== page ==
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Trip planning and gear tips for your first backpacking trip.

Backpacking basics: How to plan an overnight hiking trip

Waking up outside is always memorable – and it can get even better by hiking into a place that’s only accessible by foot. Getting to a remote location on an overnight hike is an amazing experience, but it does require more preparation and commitment than a day hike.

Overnight hiking (a.k.a. backpacking) means you carry everything you need to camp and hike with you, so some planning is required – but it’s worth it. Here’s where to start:

  • Choose where to go backpacking: The first step is picking a trail.
  • Plan for the size of your group: Figure out who’s joining you, so you can sort out gear, food and logistics.
  • Pack essential gear and clothing: Since you’re carrying everything, there are some things to consider.
  • Plan your backpacking meals and water: Water treatment and tasty, lightweight food makes for happy hiking.

Choose where to go backpacking

First up: picking a destination. You’ll want to find a trail that matches your skill set, works with the time you have, and fits within your budget. Hiking guidebooks, outdoor magazines and online forums are good sources to browse for ideas; asking other hikers for suggestions is great too.

How to estimate hiking time

When you’re figuring out how many kilometres to hike in a day, you’ll want to consider the terrain and the pace you want to travel. Steep, rugged terrain will slow you down, and things like tides on coastal hikes may mean you need to plan your days carefully. A trail that may only take a couple of hours to tackle with a small daypack may take all day with a full overnight load.

As a rough estimate, most experienced hikers can cover about 3–4km per hour on a well-established flat trail. Add about 15 minutes for every 100m of elevation gain on the route. And then underestimate both the hours you plan to hike in a day and the distance you think you’ll cover.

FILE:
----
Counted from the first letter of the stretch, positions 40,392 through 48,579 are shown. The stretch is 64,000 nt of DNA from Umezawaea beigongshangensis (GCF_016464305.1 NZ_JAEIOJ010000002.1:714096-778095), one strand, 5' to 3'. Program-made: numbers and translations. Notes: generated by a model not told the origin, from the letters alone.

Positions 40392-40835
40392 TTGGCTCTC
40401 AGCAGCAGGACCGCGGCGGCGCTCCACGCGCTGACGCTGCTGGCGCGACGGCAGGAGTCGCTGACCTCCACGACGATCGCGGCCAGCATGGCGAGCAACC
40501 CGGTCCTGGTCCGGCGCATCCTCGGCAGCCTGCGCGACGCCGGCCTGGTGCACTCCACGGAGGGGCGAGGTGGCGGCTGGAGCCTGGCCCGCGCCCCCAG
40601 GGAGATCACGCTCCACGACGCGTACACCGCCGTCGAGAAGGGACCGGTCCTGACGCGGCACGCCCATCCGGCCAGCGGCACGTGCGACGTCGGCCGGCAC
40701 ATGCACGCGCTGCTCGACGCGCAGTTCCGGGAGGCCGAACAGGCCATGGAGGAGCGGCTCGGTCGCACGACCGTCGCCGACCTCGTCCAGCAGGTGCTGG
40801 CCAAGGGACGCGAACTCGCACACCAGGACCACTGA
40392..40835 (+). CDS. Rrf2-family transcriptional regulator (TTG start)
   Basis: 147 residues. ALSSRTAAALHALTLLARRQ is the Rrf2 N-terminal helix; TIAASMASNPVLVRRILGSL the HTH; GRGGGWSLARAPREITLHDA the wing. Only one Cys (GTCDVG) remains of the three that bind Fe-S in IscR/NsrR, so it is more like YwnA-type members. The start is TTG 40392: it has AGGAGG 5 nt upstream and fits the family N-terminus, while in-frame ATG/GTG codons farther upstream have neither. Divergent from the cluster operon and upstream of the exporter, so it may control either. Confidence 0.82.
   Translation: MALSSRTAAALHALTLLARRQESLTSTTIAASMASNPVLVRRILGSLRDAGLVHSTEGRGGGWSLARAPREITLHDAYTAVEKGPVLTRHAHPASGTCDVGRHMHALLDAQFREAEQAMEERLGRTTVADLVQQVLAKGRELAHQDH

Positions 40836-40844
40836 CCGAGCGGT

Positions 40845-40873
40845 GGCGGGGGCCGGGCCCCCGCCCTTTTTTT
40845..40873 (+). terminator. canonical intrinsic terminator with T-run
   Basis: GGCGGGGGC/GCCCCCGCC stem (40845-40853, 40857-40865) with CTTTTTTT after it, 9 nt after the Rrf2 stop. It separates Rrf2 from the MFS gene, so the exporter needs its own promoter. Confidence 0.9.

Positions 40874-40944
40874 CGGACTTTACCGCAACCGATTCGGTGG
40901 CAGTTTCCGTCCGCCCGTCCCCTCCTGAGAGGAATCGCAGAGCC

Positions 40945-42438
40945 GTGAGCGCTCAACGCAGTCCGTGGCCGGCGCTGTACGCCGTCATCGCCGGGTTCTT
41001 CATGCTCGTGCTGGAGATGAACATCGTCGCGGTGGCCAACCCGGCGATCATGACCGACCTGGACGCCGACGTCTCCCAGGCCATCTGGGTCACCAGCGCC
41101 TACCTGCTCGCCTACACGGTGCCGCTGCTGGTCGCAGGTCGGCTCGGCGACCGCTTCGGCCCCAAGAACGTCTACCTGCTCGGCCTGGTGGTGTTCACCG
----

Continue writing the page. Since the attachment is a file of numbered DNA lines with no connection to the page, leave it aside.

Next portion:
Location-specific things to find out

Once you’ve got a trail in mind, do a bit more research to start finalizing the details:

  • Transportation: If your trail finishes in a different spot than it starts, you’ll need to plan a car shuttle or another way back.
  • Climate and weather: The time of year you’re hiking will impact your packing list. Low (or high) temperatures, water sources and even how many bugs to expect can be impacted by the season.
  • Permits and reservations: National and provincial parks often require you to get a backcountry permit, and in many cases you’ll need to reserve your tent site too. Some popular trails, like the West Coast Trail, limit the number of users on the trail to keep it enjoyable for everyone.
  • Local regulations: Can you have campfires? Are there food lockers or do you need to bring bear proof canisters? Do your research for where you’re heading.
Two backpackers high-fiving with a mountain view in the background
Backpacking buddies: good company, can help carry the load. Photo:

Plan for your group size